A Moment in Nature Yellow crowned Night Heron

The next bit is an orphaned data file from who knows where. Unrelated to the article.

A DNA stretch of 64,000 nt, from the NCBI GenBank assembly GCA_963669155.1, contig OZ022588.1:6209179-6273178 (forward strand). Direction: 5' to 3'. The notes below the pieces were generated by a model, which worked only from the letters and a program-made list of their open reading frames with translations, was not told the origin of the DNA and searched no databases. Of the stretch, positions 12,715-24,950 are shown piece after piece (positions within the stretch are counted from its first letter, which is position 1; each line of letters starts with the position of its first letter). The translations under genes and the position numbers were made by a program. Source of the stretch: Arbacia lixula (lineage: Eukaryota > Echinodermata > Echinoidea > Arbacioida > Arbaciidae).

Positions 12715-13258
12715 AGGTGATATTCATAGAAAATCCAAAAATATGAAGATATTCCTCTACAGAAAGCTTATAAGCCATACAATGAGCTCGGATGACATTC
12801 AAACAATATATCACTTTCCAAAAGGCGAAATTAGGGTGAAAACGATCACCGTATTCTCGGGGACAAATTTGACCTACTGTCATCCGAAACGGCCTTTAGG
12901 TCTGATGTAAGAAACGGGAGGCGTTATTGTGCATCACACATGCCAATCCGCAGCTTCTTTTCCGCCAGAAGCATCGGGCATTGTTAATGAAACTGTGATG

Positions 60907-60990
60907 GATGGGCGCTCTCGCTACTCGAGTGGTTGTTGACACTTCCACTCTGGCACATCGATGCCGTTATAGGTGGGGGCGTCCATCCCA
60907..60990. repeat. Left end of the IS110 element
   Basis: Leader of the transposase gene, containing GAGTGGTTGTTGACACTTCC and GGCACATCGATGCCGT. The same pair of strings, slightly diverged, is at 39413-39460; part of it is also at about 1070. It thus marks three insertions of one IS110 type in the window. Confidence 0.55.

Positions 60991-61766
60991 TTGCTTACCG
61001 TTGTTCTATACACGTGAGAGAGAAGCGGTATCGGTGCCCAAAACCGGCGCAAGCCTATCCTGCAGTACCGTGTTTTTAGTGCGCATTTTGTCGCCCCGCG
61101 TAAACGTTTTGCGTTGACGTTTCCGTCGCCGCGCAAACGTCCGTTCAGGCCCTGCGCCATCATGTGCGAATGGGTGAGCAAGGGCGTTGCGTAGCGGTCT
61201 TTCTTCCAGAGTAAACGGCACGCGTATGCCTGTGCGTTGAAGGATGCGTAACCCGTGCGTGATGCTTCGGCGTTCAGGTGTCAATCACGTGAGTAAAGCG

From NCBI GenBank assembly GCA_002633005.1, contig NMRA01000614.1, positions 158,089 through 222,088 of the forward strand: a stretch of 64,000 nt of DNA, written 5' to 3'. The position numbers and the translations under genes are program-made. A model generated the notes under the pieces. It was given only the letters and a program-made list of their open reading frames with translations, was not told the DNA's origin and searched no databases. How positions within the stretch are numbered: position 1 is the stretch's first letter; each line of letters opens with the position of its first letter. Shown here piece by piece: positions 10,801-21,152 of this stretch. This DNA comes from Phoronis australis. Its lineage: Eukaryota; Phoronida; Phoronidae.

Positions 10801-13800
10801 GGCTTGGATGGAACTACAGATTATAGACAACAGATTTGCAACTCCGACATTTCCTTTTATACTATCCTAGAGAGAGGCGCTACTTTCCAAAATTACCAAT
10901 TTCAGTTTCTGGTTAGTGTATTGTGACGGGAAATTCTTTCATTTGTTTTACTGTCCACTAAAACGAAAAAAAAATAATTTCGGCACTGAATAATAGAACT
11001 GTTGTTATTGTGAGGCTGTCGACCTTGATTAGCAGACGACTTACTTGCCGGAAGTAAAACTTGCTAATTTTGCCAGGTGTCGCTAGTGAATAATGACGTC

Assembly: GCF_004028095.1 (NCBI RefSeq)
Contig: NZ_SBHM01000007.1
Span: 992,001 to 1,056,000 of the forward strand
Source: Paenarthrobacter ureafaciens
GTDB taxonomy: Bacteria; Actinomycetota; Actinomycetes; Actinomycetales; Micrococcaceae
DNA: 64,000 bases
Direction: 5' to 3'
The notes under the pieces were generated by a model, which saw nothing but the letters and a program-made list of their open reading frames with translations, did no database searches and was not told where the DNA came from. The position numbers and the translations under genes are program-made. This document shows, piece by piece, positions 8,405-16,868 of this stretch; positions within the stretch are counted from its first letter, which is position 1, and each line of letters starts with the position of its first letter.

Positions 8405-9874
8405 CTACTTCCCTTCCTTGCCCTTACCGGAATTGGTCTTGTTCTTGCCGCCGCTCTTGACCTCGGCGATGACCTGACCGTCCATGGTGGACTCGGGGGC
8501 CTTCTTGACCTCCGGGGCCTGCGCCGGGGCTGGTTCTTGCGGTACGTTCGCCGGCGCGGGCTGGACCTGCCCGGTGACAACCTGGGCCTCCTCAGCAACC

“Then the sugar people had to irrigate to plant their cane. They back pumped their irrigation water into the lake, along with all the pesticides, fertilizer, dead cats and old boots that the water had absorbed. As the waters around the lake receded, the rich peat used in raising the sugar cane was depleted from an original 30 feet deep to above five feet. It was gradually eaten up by direct exposure to the sun. There were so many peat fires every spring that you got a reek of peaty smoke from West Palm Beach south to Miami. The engineers drained to satisfy the sugar people, then drained some more to satisfy the cattle people, who wanted more dry land to support their dairy herds. The dairy herds produced manure, and the manure found its way into the rivers that flow into the lake. Very soon, Lake Okeechobee was polluted. You could fly over it and see how brown it was. A pernicious weed called the hydrilla began to show itself just below the surface. Hydrilla takes up all the oxygen, and kills the fish.” – Voice of a River by Author Marjorie Stoneman Douglas

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